House Votes to Undo Solar Moratorium
WASHINGTON — The House voted 221-202 on Friday to overturn President Joe Biden’s two-year moratorium on imposing new tariffs on solar panels and related equipment from four Southeast Asian countries suspected of illicitly working to allow Chinese companies to skirt import rules.
As was evident from the vote, there are both Republicans and Democrats who want tighter controls on Chinese imports of solar and other renewable energy-related technologies, but the issue is not strictly partisan.
In the end, 12 Democrats joined the 209 Republicans who voted in favor of the Congressional Review Act resolution on Friday, while eight Republicans voted against it.
However, the position of the majority puts them at odds with those in the renewable energy sector, who argue such prohibitions — put in place at a time when the U.S. is still ramping up its manufacturing capability — will stymie the nation’s efforts to minimize the adverse impacts of climate change.
The White House has already said President Biden intends to veto the resolution if it reaches his desk, and the outcome of Friday’s vote suggests that veto will stand.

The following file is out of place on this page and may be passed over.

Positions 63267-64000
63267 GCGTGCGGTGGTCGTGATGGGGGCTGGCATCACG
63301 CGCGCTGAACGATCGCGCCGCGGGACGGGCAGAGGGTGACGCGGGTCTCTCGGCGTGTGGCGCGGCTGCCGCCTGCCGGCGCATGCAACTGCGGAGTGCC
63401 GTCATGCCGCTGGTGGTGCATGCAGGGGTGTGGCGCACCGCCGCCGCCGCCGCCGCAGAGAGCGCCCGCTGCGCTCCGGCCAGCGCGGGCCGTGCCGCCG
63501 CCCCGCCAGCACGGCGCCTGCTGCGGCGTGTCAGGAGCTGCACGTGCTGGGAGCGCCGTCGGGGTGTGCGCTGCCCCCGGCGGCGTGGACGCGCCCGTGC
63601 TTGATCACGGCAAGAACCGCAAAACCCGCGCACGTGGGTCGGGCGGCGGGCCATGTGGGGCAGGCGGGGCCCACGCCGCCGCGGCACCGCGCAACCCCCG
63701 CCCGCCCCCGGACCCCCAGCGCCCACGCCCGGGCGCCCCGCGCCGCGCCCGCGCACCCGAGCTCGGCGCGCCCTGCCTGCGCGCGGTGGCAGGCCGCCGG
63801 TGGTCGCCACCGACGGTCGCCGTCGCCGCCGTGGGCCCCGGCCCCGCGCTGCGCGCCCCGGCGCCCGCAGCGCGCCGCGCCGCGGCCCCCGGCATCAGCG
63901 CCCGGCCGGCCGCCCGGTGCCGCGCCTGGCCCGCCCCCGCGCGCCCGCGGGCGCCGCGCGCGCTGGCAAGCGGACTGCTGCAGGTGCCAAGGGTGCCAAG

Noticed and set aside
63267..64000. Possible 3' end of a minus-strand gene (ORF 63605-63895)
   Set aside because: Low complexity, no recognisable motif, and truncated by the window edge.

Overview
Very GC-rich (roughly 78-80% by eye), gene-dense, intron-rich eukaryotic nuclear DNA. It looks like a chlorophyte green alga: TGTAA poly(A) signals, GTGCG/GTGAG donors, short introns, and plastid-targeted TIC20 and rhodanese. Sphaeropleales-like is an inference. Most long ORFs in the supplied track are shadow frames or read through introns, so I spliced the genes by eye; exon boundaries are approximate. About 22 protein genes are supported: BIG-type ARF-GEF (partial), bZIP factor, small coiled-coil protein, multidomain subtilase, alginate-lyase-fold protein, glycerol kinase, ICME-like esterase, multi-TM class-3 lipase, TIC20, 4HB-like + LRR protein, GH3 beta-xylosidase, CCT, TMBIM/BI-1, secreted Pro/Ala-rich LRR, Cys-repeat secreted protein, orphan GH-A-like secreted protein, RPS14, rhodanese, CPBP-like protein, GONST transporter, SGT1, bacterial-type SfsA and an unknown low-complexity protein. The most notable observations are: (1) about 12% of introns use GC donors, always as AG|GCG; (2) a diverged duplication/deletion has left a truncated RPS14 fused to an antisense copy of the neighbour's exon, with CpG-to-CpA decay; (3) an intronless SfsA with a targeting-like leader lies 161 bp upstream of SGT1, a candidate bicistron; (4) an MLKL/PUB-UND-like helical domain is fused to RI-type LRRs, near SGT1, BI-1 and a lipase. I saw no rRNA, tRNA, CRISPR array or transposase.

The president issued his moratorium last June at a time when the Commerce Department was investigating whether companies in Cambodia, Malaysia, Thailand and Vietnam were helping China circumvent existing tariffs by funneling solar cells and modules through their facilities.
In a preliminary report released in December, the Commerce Department said eight solar companies working in the four countries did in fact appear to be helping China get around U.S. tariffs by importing Chinese goods into their countries and doing minor processing on them before they are sent on to the United States. A final report is expected later this year.
The Senate is expected to take up the resolution later this week or early next week.
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